This post, is a part of my thinking and research for my new book, centred around the tensions between productivity and creativity. You can follow other related entries here.
Update: I’ve just realized that I posted a draft version of this post accidentally that included a few typos that I’ve corrected. Multiple tab fail!
One of the biggest detriments to both creativity and productivity is decision fatigue: depleting our limited reserves of willpower on making decisions. Research shows that when we spend sustained periods of time making decisions, the quality of those decisions will eventually start to deteriorate. According to Roy F. Baumeister, c0-author of Willpower: Rediscovering the Greatest Human Strength, “Making decisions uses the very same willpower that you use to say no to doughnuts, drugs, or illicit sex.”
That means every time you debate about what to wear, what to eat for breakfast, whether you should go work out, or whether you should have illicit sex – you are tapping into the limited supply of decision-making prowess that you might need to make bigger, more important decisions later on in the day. In order to protect this essential energy-pool, we need to critically reduce the amount of decisions we make and only focus on the stuff that matters. I’ve been experimenting with two solutions: automation and batching. In this post, I’ll go into detail about automation.
Automation: switching over to auto-pilot.
Automation refers to the practice of creating routines, doing the same thing so that you switch over to auto-pilot. Auto-pilot means the behaviour has become to familiar that you don’t even need to actively think about what you’re doing, preserving energy for when you really need it. Albert Einstein reportedly owned several versions of the same grey suit because he wanted to save his decision making abilities for important tasks. In a 2012 Vanity Fair profile, President Obama echoed the same sentiment. “You’ll see I wear only gray or blue suits,” the President said. “I’m trying to pare down decisions. I don’t want to make decisions about what I’m eating or wearing. Because I have too many other decisions to make.”
Clothing: I decided to try this. Last weekend, I did a giant closet purge and eliminated nearly half of the clothes in my wardrobe. Since I work from home, I have a lof of flexibility of what to wear, but I decided to simplify the whole process: black leggings, white or black t-shirt, a cardigan if it was cold, and a pair of navy blue TOMs. That’s my new at-home uniform, everything else got tossed. I got rid of anything that was old, falling apart or ill-fitting. As for my regular wardrobe, I decided to take inspiration from the always polished Parisian women I see around the city and adopt a minimalist strategy. High quality classic basics, with fun trend pieces thrown in. Not only did I have way more room for everything, but getting ready to go out has been a much more pleasant experience. I no longer open my closet, bursting with clothes and wail, “I have nothing to wear!” This is definitely a work in progress.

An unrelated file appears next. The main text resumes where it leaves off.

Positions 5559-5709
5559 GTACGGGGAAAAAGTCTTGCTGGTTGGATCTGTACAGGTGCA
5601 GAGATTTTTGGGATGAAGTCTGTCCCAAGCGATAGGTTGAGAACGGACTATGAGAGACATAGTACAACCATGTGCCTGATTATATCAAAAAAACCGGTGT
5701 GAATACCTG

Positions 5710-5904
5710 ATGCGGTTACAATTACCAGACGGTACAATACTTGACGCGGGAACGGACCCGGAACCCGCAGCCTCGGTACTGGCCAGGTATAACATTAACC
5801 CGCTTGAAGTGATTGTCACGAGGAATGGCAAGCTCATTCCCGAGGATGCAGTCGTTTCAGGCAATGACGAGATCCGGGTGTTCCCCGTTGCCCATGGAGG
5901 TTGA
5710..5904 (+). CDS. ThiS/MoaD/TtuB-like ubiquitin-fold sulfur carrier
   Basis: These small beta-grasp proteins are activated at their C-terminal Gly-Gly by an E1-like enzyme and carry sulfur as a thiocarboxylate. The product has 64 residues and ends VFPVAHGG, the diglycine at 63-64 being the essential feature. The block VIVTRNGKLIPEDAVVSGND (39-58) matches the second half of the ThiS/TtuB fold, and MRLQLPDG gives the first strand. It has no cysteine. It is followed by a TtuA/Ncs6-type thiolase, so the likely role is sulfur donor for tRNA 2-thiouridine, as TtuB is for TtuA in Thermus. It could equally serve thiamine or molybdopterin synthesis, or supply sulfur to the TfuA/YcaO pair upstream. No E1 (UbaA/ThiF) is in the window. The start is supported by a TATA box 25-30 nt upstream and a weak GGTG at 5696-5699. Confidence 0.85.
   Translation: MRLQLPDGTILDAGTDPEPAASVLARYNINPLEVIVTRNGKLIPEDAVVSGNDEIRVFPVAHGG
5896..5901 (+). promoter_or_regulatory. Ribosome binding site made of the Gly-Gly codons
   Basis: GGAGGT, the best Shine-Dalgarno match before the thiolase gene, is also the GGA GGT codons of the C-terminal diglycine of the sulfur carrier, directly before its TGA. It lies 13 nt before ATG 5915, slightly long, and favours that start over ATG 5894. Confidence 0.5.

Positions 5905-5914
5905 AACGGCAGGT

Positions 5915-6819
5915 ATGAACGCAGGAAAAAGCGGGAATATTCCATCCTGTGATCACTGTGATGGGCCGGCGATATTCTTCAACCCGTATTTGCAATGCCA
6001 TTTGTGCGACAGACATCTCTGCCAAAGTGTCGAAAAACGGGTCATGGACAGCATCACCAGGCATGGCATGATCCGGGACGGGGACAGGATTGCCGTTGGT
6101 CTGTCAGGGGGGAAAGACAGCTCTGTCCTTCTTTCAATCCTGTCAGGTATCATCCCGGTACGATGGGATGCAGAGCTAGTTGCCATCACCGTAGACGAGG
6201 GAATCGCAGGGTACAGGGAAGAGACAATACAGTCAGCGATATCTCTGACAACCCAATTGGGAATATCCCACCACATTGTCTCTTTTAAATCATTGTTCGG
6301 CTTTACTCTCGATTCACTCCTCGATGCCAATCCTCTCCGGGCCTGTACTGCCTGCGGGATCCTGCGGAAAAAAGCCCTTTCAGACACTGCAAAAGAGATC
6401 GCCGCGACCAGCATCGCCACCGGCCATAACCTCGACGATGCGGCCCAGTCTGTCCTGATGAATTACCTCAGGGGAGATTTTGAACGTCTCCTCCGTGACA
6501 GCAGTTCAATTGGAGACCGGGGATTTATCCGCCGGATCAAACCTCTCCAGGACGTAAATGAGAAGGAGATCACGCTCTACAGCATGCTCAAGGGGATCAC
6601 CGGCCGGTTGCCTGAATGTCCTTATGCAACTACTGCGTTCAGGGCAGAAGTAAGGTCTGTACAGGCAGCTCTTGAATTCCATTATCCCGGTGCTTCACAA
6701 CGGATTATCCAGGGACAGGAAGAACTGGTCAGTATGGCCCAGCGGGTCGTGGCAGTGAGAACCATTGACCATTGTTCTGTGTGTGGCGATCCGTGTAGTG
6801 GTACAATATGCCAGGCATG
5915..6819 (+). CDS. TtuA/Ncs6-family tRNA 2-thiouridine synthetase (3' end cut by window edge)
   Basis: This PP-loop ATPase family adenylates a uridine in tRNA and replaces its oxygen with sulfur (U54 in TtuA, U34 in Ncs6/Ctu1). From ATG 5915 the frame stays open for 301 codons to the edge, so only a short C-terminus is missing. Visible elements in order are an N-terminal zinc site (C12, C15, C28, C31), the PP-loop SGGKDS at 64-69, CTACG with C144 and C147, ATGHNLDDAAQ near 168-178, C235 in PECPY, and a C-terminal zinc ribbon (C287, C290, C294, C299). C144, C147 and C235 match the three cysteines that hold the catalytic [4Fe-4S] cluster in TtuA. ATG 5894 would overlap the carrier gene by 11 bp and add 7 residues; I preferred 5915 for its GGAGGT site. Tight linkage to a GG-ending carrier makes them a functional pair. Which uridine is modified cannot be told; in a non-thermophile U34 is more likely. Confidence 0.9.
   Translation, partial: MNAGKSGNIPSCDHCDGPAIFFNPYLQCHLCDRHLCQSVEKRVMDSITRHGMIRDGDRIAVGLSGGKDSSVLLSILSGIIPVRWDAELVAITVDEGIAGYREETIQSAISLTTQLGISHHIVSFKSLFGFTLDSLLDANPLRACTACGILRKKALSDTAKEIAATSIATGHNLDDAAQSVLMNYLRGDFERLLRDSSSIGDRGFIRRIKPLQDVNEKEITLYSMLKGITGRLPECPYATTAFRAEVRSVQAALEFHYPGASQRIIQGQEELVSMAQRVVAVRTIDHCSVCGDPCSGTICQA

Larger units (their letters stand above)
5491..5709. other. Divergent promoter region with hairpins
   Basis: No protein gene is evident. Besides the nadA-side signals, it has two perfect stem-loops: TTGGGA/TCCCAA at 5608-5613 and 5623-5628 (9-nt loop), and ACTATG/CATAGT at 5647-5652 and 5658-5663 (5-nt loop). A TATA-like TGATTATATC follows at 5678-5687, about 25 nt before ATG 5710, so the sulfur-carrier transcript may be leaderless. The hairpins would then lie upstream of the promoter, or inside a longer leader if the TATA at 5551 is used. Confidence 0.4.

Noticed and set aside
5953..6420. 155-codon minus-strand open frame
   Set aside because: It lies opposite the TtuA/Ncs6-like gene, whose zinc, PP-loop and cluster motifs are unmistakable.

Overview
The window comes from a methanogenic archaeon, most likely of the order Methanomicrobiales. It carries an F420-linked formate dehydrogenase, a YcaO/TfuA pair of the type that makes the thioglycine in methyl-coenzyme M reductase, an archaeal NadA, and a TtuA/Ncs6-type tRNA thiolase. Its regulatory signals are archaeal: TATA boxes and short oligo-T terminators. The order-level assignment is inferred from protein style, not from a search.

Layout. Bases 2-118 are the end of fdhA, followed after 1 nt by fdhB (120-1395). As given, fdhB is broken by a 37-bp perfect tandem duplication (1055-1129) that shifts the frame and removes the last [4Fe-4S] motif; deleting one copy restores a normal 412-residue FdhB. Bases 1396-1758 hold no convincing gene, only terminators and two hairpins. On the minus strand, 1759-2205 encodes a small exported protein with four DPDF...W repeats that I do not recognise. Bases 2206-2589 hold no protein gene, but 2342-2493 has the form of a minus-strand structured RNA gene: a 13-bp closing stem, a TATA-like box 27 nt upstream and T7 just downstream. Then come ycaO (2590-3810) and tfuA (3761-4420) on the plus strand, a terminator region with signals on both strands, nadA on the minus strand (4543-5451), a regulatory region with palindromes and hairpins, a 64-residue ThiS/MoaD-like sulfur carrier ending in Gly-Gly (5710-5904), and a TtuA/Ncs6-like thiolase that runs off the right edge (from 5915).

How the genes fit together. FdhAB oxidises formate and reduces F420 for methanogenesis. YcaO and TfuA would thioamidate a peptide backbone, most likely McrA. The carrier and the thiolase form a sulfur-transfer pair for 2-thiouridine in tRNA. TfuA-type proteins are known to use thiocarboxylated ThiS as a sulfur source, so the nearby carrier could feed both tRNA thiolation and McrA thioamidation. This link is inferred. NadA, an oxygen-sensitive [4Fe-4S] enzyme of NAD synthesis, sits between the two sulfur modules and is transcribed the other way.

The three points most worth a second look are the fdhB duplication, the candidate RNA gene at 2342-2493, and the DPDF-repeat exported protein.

I kept more than I should have, and could probably reduce it even further. I have noticed a dramatic decrease in the low-level stress I would feel whenever I had to pick an outfit to go somewhere. Now that I have my list, I also know exactly what I need, saving me the time I spent aimlessly shopping.
Another thing I automated was my workout regime. Having finally found an Ashtanga yoga studio and a kickass teacher, I was re-motivated to dive back into a regular routine, which is a good thing because Ashtanga involves practicing six times a week! Still, Ashtanga is a type of yoga that definitely embraces automation. You do the same series of poses every time and I really liked switching off my thinking and flowing into the routine of familiar moves. It’s been nearly three weeks now and I haven’t missed a single day. Additionally, that now that I’ve memorized the sequence I don’t even need a video or anything to guide me. I can do it anywhere, so this is one habit that is travel-proof, a huge bonus for me. I thought I would get bored, but I’m finding the opposite to be true and that surprised me.
I’ve also been experimenting with cycling through a few recipes during the week for food. I eat the same thing for breakfast, since I am not a morning person at all, and lunch and dinner involve a 3-4 basic options made from the same base of ingredients. This way, I get variety but within a limited context so I’m not overwhelmed. Each week I change the basic ingredients. LearnVest founder Alexa Von Tobel says that eating the same thing every, increases her productivity.
I took a deeper look at my calendar and implemented stricter control over my time. I now only take calls and meetings on certain days. I do the bulk of my planning during my weekly Sunday Check-In, to take into account the unpredictability of travel and client work. This ensures I can stick to my routines without having them fall apart the second something unexpected arises.
VERDICT: Overall, while I’ve been a fan of routines for a long time, automating some of the smaller tasks was something I hadn’t really tried before. I noticed big improvements in my productivity, but more importantly, my mood. I was happier, and I felt more at ease and less stressed out. I hadn’t realized before how much of my cognitive bandwidth I was wasting on these small-ticket decision items.
Other Resources I Found:
This LifeHacker article suggestions making important decisions early in the day.
99u goes into more details about Barack Obama’s routine, including his 7:30am daily work out.
Time Magazine offers an easy fix for decision fatigue: making things fun.
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